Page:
|Egg on Schiele,. 2006|
January 18, 2007
Ronald S. Lauder
Dear Mr. Lauder:
Congratulations on your purchase of Gustav Klimt's 1907 portrait of Adele Bloch-Bauer. Isn't it amazing how far we will go when driven by passion - even if it means bribing and paying a price well beyond its market value? I understand your motivations so well. We museum owners are a special kind of collectors: when we want something, we pursue it mercilessly until it is ours.
Sometimes, though, we get a little help from fate, as happened to me around last Christmas. For many years, I had been coveting a certain 1916 Egon Schiele drawing; I was willing to pay any price for it. You can imagine my surprise when, out of the blue, I received it as a gift from a friend, a formerly homeless man, who expressed his wish to contribute something to my Homeless Museum. Before having it reframed, I gave into an urge that always overcomes me when acquiring new art for my collection: I made the Schiele my own for the whole world to see and renamed it Egg On Schiele. I don't know how you appropriated Frau Bloch-Bauer to become your "woman" (as you reportedly call her) before you put her behind bulletproof glass, but I have an inkling... Egg On Schiele is now prominently on display in our Security Department.
You and I have something else in common: both our museums boast cafés that were named after influential men in our lives, Café Sabarsky and Café Broodthaers, respectively. I know that you own a couple of Broodthaers, and you'll be happy to know that the menu at our café was inspired by them, just as much as the Klimt Torte at Café Sabarsky was inspired by the late Sabarsky's (and your own) passion for Klimt. When I visit the Neue, I am always conscious of the fact that it is the only place where you can have a Klimt and eat it, too. I especially like the gold leaf garnish on the chocolate Torte; it wanders through my digestive tract unharmed and, when I find proof of it the next day, I can't help smiling and thinking "Oh my God, there goes Lauder's Klimt!"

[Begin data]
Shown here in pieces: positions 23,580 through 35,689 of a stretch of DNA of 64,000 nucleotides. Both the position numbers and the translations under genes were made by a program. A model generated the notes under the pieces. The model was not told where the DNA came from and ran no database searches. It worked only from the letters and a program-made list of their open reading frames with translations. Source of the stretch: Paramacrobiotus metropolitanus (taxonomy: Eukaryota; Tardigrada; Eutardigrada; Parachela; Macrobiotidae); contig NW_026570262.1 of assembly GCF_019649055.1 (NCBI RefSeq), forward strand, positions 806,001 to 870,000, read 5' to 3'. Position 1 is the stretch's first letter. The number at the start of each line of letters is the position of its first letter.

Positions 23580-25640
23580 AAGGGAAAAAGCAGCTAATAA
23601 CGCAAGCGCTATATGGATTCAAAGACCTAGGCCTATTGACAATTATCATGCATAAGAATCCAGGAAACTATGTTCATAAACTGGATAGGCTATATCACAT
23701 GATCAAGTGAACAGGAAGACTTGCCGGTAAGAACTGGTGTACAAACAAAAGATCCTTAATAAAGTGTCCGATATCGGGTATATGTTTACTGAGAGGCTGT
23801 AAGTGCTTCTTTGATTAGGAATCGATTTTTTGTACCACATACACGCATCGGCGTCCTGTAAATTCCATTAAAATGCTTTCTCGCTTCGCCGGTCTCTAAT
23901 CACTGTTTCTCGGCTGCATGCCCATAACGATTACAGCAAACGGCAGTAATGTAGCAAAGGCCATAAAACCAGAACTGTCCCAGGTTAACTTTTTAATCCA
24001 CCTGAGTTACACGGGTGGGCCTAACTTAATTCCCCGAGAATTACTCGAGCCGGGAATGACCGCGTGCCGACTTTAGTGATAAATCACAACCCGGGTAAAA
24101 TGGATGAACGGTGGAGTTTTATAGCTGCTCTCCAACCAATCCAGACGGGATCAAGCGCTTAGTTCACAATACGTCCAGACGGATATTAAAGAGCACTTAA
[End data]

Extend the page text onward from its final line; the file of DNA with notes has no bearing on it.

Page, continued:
I'd like to take this opportunity to extend an open invitation for you to come and see our priceless Schiele and have a cured mussel and shelled, hard-boiled egg at Café Broodthaers. But I must caution you: my Schiele is NOT FOR SALE. Just hop on a limo and come on down to Brooklyn Heights, anytime. I'll be honored to give you a private tour.
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